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# bash-http-monitoring
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![all is well image][1]

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HTTP(s) monitoring webpage via shell script. Parallel checking, thus very fast, only dependencies are
curl and bash (version 4 or above). For all of you who want a simple script with a nice webpage to check
a few websites. Perfect for a wall mounted monitoring display and a Raspberry Pi.

Installation and configuration is easy to do inside the script. It scales well, both on the checking side
as the information display page (dense on purpose). Failed checks appear right on top for you to act on.

You can set an expected status code and a max timeout per check, so if you consider your site up when
it returns a 302 (redirect) or 401 (unauthorized) the script consider that okay. If the status code
is not what is configured or there is a timeout or another error, the script considers the check failed.

Author: [Remy van Elst][6]

## Installation & Configuration

Make sure you have curl installed (`apt install curl`). If you need a very simple webserver, try [micro-httpd, by ACME][5]. (`apt install micro-httpd`).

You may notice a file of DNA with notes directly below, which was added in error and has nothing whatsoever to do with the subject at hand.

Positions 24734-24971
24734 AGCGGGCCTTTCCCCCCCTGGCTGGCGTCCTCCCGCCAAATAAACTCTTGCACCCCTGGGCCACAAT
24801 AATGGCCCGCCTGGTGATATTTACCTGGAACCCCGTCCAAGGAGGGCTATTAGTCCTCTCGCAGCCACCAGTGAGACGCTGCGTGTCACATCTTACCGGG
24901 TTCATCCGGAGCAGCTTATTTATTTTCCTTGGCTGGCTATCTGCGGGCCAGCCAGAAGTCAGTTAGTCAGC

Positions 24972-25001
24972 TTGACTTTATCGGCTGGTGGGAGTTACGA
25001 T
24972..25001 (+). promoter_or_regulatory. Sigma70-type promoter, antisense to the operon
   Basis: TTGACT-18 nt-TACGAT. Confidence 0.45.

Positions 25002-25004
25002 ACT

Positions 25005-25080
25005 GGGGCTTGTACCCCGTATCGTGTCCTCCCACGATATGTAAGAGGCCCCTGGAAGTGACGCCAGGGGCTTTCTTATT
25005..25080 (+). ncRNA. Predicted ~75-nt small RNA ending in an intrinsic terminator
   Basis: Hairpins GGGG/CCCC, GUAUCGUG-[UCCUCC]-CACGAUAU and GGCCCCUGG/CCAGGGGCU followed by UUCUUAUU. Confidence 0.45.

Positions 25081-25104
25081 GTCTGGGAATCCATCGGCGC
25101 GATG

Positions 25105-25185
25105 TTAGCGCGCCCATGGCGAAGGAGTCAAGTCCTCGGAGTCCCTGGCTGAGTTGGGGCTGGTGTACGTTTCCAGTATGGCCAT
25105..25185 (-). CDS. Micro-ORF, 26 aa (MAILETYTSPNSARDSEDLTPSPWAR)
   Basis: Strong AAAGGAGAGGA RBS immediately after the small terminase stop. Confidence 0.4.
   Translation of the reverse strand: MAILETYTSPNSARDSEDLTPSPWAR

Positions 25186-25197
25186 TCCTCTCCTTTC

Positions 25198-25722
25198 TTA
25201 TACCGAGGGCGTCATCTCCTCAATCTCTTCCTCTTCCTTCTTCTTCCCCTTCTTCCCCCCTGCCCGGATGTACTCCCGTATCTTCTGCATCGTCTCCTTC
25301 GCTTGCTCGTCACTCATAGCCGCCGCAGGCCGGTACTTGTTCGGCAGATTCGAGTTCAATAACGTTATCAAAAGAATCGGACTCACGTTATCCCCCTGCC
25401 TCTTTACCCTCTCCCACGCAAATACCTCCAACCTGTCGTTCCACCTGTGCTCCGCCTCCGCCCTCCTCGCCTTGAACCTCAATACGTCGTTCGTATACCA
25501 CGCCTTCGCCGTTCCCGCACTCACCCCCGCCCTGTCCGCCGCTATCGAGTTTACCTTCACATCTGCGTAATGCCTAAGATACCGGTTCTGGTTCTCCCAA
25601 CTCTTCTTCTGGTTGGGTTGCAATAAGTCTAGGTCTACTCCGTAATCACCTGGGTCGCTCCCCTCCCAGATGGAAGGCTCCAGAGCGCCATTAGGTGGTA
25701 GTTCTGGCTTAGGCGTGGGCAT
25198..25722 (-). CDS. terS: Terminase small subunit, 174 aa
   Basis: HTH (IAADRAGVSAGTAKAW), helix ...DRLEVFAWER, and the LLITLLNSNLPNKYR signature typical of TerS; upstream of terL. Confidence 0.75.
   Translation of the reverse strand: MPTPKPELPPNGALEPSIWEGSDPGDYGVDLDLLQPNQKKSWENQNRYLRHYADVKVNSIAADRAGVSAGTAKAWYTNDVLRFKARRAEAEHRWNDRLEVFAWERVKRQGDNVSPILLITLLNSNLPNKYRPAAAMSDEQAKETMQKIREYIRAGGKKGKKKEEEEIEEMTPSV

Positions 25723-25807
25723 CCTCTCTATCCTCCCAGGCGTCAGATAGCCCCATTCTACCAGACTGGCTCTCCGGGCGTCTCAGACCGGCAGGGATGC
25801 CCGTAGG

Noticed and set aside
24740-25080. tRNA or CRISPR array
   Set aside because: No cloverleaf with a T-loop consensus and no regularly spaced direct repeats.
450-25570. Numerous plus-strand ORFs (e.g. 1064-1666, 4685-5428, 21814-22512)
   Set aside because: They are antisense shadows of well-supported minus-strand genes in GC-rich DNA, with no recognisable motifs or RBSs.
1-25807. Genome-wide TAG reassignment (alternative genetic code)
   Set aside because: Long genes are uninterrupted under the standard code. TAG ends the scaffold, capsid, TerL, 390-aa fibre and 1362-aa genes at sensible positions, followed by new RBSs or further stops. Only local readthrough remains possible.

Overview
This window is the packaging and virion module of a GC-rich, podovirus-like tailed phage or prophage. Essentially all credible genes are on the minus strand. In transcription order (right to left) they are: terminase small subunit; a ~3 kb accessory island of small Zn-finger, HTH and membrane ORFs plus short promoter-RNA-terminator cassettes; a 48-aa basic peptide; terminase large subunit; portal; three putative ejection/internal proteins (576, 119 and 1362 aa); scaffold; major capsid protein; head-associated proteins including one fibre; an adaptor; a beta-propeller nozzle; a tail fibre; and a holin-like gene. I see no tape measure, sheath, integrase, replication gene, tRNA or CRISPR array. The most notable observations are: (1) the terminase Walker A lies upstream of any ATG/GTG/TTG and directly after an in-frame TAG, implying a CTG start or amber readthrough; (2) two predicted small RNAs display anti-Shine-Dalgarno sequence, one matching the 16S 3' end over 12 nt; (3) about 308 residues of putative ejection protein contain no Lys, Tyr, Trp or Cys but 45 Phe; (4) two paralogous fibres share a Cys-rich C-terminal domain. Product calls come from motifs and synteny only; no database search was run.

Clone the git repository:

	git clone https://github.com/RaymiiOrg/bash-http-monitoring.git
	cd bash-http-monitoring

Edit the `srvmon.sh` script and add your sites. A few examples are provided. This is the syntax:

	urls[gists]="https://gist.github.com"
	urls[lobsters]="https://lobste.rs"
	urls[raymii.org]="https://raymii.org"
	urls[example]="http://example.org:3000/this/is/a/test"

The first part between the square brackets is the name, the second part between the quotes is the URL you want
to monitor. It can be just a domain, an IP or an actual URL, including port and such.

If you want to override the default status code for a check, this is the syntax:

	statuscode[gist.github.com]=302

The first part between the square brackets must match the `urls[]` part.

Execute the script and send the output to a file in your webservers documentroot:

	bash srvmon.sh > /var/www/index.html

View that file in a web browser.

### Cronjob setup

If you want to set up a cronjob, send the output to a temp file and when finished, move that temp
file over the "actual" file. Otherwise you might end up with an incomplete page when the checks are 
running. Like so:

	* * * * * /bin/bash /opt/srvmon/srvmon.sh > /var/www/index.html.tmp && /bin/mv /var/www/index.html.tmp /var/www/index.html

If the check fails for whatever reason, the "old" page will not be overridden.

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## Screenshots 

All checks are okay:

![all is well image][1]

A check has failed:

![failed checks][2]

Here is how it looks with many hosts (also note how fast it executes, 6 seconds):

![many hosts][4]

This is what the early version looked like:

![beta][3]

I had this script running at home for at least a year in that form, when I showed it to a friend he liked it, 
asked me to make it public, but before I did that I polished it up a bit.


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[1]: screenshots/okay.png
[2]: screenshots/fail.png
[3]: screenshots/firstVersion.png
[4]: screenshots/many.png
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[5]: https://acme.com/software/micro_httpd/
[6]: https://raymii.org